The skin on her knuckles, in the webbed
groin between finger and finger, is cracked
and dry. These are hands that have painted
endless images, now blurred into one; grime
of every colour stains her fingertips. Her nails,
pigment half-moons, show permanent damage.
There is copper in her laughter, unburnished,
streaked with age, but little humour. It does leak
out sometimes without warning, dribbles away
like the smoke of her strong fags. Now she studies
a painting: a winter ground of trees proudly
naked in their bark, and many dark birds.
Goat stares and chews,
knowing his eyes
are the yellow of Satan.
He’s read it many times –
bored with the truth
he rams his reflection
in a farmhouse window,
shattering the glass.
In falling shards
all jagged edge
and goblin eyes.
Goat has children,
scores of hundreds.
They’re mostly goats
but some stand upright,
horned and shaggy,
Their speech is reptile,
they fear no scruple –
only the sharp sword
and the hard Cross.
Goat makes poetry, strumming
his lyre: an epic of monsters
with bearded jaws and porcine eyes.
Their swords will be copper, a new
bright metal. They live for battle,
their bloodthirst unquenchable.
Their speech is frightening,
garrulous and guttural.
Picturing monstrosity makes him swoon
and spill his horn of purple wine.
What a death! Literature
would struggle to invent one
so modern. “Adieu, mes amis,”
Mari Desti records Duncan’s words,
“Je vais à la gloire!” – later
admitting it was love not glory
she was off to, “Je vais à l’amour.”
Benoît Falchetto – she names him
Buggatti – an Italian mechanic
drives the car, perhaps to her hotel
and afternoon sex. The scarf,
monstrous, handpainted, designed
to balloon in the wind, a gift
from Desti –
when she is young, 1913,
Bourdelle carves her spirit,
her motion into the portal
of a theatre, the Théâtre
des Champs-Élysées –
ballet being so ugly,
unnatural – her likeness
inside too, and in sculpture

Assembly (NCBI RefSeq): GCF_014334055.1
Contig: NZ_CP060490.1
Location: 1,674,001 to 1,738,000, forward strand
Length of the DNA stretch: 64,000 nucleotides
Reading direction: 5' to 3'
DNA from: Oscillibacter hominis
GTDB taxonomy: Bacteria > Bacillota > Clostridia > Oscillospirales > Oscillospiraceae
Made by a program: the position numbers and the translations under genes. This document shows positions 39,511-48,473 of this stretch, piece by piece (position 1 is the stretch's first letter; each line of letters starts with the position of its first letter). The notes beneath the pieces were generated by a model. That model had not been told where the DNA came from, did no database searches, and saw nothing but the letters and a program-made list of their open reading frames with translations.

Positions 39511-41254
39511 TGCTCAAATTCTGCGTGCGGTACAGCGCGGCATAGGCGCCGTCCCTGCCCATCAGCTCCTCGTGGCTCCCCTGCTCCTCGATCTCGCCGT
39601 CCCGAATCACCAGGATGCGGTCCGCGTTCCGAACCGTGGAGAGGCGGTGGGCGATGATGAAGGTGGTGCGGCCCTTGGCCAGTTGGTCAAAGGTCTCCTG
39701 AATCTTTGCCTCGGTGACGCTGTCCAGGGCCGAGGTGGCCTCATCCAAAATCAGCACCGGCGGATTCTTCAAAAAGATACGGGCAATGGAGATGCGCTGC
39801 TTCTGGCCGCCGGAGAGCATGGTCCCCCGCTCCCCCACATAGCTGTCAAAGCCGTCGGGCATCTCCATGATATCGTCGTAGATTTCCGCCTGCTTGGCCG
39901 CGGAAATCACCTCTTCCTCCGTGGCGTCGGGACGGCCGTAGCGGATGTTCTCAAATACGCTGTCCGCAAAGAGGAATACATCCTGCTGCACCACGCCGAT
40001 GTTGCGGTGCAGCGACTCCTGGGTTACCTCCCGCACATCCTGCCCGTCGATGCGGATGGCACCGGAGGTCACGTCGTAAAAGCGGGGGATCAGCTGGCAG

everywhere, jewelry, poetry,
prints and painting –
wraps into the spokes
of the car, a humble Amilcar,
no Bugatti or Cord.
The New York Times is spare
in its decree, noting how the scarf
of strong silk wrapped around
the wheel and dragged
her out, “precipitating her
with violence against the cobblestone
street”… stating that, coldly
stating that “she had been
strangled and killed instantly.”
A slender body – she writes
in love to Acosta, the poet
Mercedes – hands soft and white,
for the service of my delight
two breasts round and sweet,
invite my hungry mouth to eat,
from whence two nipples firm and pink,
persuade my thirsty soul to drink,
and lower still a secret place
where I’d fain hide my loving face –
“Affectations,” notes Gertrude Stein,
perhaps with hidden motive,
perhaps she loves the image
she can’t touch, too much, far
too much, “can be dangerous.”
Today her death is carved
in eternal public stone:
What we never say
I could start a poem if I wished to.
Something about the warm night air,
the rain, frogs, the exact climate.
Extend from there, the torn
social heart, missing love not
between men and women but
in more general terms: how
we miss the point and go sliding
helpless downhill, always the image
of a brighter place refreshing the idea
of what isn’t there: then a slick final
twist, dagger in the space
between semi and colon and fall
into reflective silence followed
(after a pause) by some applause.
© Ken Barris, 2009
(Thank you to Ken Barris for granting permission for Groundwork to publish the poems. Copyright remains with Ken Barris)